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If you support IPSA, don't complain if it awards MPs a pay rise

By Paul Goodman
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Screen shot 2013-07-01 at 10.00.01IPSA has cost the taxpayer well over £6 million, has consumed well over half a million pounds in lawyers' fees and spin doctors, and does a nice line in furniture.  It wasn't needed in the first place (the Fees Office was in good order once it had been purged and had its rules tightened following the expenses scandal), and it should certainly be scrapped now.  The costs of MPs' expenses could be brought down further were a flat-rate allowance brought in, as Adam Afriyie suggested and has argued on this site.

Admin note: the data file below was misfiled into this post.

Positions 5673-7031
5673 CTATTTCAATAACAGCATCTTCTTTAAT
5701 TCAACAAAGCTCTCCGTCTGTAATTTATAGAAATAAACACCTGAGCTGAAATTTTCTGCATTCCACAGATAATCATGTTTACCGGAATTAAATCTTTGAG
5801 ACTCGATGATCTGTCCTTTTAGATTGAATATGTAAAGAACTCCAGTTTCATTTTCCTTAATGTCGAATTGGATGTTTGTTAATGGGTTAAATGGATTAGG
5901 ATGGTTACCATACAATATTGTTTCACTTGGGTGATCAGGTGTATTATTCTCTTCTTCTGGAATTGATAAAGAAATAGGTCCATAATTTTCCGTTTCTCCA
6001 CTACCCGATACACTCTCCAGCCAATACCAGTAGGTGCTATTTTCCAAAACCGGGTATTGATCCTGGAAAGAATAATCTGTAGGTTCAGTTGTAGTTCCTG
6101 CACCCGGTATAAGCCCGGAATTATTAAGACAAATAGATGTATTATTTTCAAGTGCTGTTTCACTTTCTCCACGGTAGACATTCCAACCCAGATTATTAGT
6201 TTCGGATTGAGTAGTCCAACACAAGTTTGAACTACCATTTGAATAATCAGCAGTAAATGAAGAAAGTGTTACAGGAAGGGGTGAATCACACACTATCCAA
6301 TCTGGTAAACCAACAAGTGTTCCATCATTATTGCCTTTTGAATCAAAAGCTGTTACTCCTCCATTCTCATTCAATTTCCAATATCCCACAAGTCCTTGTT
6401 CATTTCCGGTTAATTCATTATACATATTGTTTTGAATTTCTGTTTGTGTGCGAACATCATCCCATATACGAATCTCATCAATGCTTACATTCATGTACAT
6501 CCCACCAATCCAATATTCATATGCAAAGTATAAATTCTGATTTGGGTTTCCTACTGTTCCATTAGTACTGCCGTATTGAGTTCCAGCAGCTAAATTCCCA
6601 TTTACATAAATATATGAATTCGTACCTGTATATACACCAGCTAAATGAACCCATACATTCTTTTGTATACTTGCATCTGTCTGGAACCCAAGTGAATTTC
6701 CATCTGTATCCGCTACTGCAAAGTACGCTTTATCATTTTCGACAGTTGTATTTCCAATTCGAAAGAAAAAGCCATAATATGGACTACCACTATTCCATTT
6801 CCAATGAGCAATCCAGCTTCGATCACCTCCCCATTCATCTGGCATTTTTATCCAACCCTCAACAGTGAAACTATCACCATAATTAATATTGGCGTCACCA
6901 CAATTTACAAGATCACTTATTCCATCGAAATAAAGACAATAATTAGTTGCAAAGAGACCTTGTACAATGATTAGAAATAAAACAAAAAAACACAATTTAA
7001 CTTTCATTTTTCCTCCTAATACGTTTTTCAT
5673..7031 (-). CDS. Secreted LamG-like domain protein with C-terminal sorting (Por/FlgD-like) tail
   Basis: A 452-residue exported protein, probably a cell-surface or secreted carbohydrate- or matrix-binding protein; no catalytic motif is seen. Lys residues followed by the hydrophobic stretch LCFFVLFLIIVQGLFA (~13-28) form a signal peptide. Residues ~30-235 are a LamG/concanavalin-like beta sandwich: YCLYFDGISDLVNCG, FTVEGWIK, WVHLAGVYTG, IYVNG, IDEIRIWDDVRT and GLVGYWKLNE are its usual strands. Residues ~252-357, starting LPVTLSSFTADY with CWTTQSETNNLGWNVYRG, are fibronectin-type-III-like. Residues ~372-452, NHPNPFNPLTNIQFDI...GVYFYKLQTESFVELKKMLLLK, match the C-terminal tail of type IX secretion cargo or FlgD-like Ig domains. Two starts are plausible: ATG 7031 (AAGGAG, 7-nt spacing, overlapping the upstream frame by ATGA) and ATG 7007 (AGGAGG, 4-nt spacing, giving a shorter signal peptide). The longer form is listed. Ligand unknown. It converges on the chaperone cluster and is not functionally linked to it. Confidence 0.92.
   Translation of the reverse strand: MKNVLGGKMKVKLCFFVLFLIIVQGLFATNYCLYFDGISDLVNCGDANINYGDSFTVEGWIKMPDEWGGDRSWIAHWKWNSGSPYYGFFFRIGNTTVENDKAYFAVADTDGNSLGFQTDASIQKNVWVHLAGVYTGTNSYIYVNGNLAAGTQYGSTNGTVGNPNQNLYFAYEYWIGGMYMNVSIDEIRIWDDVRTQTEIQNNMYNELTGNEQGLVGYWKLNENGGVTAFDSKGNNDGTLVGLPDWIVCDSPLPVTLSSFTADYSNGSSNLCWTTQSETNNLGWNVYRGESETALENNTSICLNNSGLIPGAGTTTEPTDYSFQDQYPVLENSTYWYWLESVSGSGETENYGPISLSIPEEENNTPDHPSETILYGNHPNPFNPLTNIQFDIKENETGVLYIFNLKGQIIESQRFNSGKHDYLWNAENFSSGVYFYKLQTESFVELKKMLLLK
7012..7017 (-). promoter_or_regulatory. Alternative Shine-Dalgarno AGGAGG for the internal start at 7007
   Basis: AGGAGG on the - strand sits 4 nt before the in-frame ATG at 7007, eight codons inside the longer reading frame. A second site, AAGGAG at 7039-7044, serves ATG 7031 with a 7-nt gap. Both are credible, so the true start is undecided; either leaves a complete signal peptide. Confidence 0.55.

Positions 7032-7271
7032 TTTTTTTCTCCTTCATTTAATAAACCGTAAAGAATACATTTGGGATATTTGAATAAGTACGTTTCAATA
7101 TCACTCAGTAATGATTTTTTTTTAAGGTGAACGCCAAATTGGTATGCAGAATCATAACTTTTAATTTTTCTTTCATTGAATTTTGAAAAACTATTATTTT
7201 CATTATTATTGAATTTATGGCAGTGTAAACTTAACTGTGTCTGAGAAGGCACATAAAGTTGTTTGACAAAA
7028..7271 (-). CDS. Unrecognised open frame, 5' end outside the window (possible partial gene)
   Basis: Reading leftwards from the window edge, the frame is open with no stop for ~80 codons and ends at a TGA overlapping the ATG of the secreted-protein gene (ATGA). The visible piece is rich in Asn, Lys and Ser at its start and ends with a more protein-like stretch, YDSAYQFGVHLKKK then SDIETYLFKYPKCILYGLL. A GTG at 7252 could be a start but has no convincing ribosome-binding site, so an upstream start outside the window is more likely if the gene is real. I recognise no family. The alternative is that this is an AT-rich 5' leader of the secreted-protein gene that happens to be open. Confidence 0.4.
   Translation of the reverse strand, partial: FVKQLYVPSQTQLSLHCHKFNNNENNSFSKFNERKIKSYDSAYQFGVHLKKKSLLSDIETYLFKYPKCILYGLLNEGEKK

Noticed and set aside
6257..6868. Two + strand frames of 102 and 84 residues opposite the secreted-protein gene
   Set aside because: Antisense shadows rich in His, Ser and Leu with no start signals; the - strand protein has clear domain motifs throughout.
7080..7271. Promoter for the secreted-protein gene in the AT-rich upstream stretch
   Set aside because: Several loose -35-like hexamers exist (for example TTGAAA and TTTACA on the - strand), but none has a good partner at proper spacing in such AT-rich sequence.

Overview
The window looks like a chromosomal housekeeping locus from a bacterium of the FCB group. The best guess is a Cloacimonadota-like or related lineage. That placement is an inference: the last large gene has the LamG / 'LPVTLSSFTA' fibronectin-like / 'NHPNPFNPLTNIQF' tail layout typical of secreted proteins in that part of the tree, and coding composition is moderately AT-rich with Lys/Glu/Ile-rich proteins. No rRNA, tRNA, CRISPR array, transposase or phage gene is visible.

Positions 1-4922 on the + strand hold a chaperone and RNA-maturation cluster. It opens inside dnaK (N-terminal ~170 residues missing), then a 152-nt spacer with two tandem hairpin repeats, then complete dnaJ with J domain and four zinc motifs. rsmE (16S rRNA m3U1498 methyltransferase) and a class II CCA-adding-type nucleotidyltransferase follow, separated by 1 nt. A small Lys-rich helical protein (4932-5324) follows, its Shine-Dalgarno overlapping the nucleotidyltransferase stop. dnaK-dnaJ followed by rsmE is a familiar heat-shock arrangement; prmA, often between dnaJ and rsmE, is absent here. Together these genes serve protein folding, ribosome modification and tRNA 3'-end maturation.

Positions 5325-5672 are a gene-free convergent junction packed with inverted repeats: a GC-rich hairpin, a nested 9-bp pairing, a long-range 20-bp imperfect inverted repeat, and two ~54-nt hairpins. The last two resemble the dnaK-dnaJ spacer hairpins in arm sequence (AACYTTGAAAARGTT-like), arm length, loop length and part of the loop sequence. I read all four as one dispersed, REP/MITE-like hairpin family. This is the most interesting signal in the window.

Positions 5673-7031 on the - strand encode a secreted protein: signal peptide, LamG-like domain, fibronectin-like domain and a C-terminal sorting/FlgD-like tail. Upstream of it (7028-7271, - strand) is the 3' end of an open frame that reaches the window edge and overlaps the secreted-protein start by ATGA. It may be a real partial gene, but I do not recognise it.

I suspect that mine is a minority view, and that the majority are all for IPSA. That's all fine and dandy. But in which case, it is hoist by its own petard when IPSA proposes a pay rise for MPs.  Not so long ago, MPs voted on their own pay, and could thus be lobbied by constituents not to back an increase.  But under the IPSA regime, that's no longer possible.  If IPSA decides to award MPs a pay rise, they have no power to vote to stop it (without first changing the revelant legislation, of course).  If you like IPSA, you must lump it - at least as far as MPs pay is concerned.


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